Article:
“Music is a Business”: A Longwinded NAMM Recovery Story

I’ll probably get some flack here, but in this case, not from the people who I usually get it from. I am making plenty of assumptions, and most of these ideas are based off of opinions and views I have seen. Having said that, I don’t feel like i’m going out on a limb here. I think i’m verbalizing things we hoped weren’t true, but I don’t feel I originated these feelings.

These are my thoughts after going to NAMM. It’s been 3 months, and it’s taken about that much time for my euphoria to wear off, and ideas to settle in, or at least have some effect on me. So lets get going.

Going to NAMM was a life changing experience for me. It really was. Being someone who wants to spend their life involved in musical instruments and music, experiencing something like NAMM was valuable and necessary. And while the experience NAMM gave me was inevitable, i’m glad it happened early in my life. Rather than dancing around it with pseudoartistic jabber, I might as well just come out and say it:

Music is a business.

You hear those words spoken – “Music Business” is household fodder for future (un)employees – but it took a very large event for it to set in.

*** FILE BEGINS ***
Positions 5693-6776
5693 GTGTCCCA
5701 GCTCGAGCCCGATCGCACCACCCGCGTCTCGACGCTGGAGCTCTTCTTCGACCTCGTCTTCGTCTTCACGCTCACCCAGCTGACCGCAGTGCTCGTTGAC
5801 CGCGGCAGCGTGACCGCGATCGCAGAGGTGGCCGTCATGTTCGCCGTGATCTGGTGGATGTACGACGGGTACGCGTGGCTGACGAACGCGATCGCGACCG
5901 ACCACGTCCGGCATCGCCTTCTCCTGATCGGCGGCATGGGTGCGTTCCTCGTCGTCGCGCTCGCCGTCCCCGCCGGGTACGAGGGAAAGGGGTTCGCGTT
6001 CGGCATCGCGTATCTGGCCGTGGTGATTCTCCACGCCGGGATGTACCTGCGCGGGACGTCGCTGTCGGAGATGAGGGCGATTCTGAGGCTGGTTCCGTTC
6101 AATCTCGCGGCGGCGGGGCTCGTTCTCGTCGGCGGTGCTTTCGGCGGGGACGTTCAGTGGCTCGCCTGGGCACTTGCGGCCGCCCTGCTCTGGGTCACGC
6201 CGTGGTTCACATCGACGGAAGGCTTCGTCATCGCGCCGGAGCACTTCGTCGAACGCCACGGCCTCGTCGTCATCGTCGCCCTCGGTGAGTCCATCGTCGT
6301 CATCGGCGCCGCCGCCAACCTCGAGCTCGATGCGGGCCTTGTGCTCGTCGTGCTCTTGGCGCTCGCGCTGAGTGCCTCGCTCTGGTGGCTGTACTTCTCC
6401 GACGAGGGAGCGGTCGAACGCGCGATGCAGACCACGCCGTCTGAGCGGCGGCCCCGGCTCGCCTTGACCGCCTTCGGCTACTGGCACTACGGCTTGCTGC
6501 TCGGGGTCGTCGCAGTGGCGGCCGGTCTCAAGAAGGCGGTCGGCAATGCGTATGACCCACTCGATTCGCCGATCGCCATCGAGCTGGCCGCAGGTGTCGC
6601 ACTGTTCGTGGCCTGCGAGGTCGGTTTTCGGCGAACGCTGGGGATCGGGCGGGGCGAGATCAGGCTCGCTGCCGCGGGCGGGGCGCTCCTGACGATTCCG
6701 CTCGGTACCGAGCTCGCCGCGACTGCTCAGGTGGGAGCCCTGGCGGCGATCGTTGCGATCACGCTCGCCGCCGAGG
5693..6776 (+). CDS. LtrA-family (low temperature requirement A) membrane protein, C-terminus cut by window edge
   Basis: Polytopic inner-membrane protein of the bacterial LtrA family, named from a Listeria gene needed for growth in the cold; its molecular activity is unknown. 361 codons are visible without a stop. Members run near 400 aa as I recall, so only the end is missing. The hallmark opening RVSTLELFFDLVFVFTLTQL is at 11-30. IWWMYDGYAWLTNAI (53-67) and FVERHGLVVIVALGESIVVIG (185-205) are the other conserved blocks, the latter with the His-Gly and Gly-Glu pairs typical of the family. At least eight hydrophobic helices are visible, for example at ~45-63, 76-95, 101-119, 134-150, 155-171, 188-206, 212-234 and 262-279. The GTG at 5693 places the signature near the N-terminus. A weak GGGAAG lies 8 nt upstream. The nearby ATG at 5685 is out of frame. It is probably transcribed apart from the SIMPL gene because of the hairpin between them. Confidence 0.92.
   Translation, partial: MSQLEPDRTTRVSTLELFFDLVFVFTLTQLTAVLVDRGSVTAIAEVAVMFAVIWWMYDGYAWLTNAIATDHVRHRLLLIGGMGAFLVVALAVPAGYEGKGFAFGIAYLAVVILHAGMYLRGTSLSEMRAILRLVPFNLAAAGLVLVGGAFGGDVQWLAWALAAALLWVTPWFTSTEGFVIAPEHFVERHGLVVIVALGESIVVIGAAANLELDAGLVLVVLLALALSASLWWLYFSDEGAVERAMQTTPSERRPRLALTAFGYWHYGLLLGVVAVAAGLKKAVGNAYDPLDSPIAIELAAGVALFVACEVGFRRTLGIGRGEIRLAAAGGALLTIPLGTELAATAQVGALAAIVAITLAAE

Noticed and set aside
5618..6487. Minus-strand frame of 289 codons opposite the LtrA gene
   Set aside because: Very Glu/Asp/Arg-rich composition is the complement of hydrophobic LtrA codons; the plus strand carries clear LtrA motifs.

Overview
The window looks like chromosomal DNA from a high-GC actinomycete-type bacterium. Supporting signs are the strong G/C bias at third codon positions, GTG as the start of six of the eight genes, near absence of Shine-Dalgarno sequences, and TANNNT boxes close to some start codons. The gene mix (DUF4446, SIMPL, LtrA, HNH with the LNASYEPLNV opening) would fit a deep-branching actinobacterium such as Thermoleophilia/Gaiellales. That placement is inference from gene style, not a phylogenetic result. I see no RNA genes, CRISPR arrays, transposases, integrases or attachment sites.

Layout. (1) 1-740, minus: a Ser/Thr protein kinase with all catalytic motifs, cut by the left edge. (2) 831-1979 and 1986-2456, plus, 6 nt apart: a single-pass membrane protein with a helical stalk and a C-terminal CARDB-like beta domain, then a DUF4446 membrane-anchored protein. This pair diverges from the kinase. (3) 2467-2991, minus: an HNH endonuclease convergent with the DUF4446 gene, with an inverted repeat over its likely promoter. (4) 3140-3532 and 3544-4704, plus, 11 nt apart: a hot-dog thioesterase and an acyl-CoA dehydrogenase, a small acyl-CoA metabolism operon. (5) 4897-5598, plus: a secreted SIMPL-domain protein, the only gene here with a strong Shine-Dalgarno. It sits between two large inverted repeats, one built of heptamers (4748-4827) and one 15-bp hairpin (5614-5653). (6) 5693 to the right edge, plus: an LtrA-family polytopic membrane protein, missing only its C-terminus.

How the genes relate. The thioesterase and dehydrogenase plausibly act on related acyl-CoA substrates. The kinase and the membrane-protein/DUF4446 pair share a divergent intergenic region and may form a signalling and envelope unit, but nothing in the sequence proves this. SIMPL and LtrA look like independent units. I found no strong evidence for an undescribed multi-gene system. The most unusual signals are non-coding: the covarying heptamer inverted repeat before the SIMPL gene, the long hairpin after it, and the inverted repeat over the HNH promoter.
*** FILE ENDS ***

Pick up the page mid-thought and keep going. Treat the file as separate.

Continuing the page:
My pre-namm experience was involved in blogs and magazines, seeing all the new gear surrounded by musical A-listers and scantily clad women who wouldn’t know a Fender from a Gibson if the booths were right next to each other. And if you’ll excuse the self-righteous NAMM booth humor (something I’ll try to avoid it from now on) you’ll get a slight glimpse at what I mean by “business.” All I knew about NAMM were in journalist pictures and magazines, but they don’t show you who is really there, and why it’s really there.

I’m going to guess that 99% of the people there are just lookers, gawkers, rubberneckers and the like, enjoying the new eye candy of musical instruments that are being created. And out of a tens of thousands of people that go to NAMM, those (we, actually) aren’t the people that matter much. We are dressed in musical oriented clothes, walking shoes, and our wallets don’t have much in mind except for the food.

And then you see the people and sights they never show you in the magazines. The suits, ties, briefcases, back rooms, two-story booths, soundproof rooms, velvet ropes, business schedules, meetings, power lunches, special areas, the entire hotel 1st floor bought by Yamaha, the Roundtables with the candy dish in the middle, the paperwork, and the nicely combed hair. Guitar World/Player/One would never show you that. Well, why would they? It’s not like it would sell issues (Re: Business).

You start to realize that the stores that sell a lot of guitars are not guitar meritocracies. The best guitars aren’t sold at Guitar Center, Samash, Musicians Friend or Music123. They are merely (I should say “probably, because this is all hearsay now) there for their name, and the amount of money they bring in. For instance, a Fender Relic, now the basis for all things overpriced in the guitar industry, costs a few thousand dollars to sell. Chances are, that guitar cost the exact same to make as the Made In Mexico 70’s reissues, and even they are overpriced.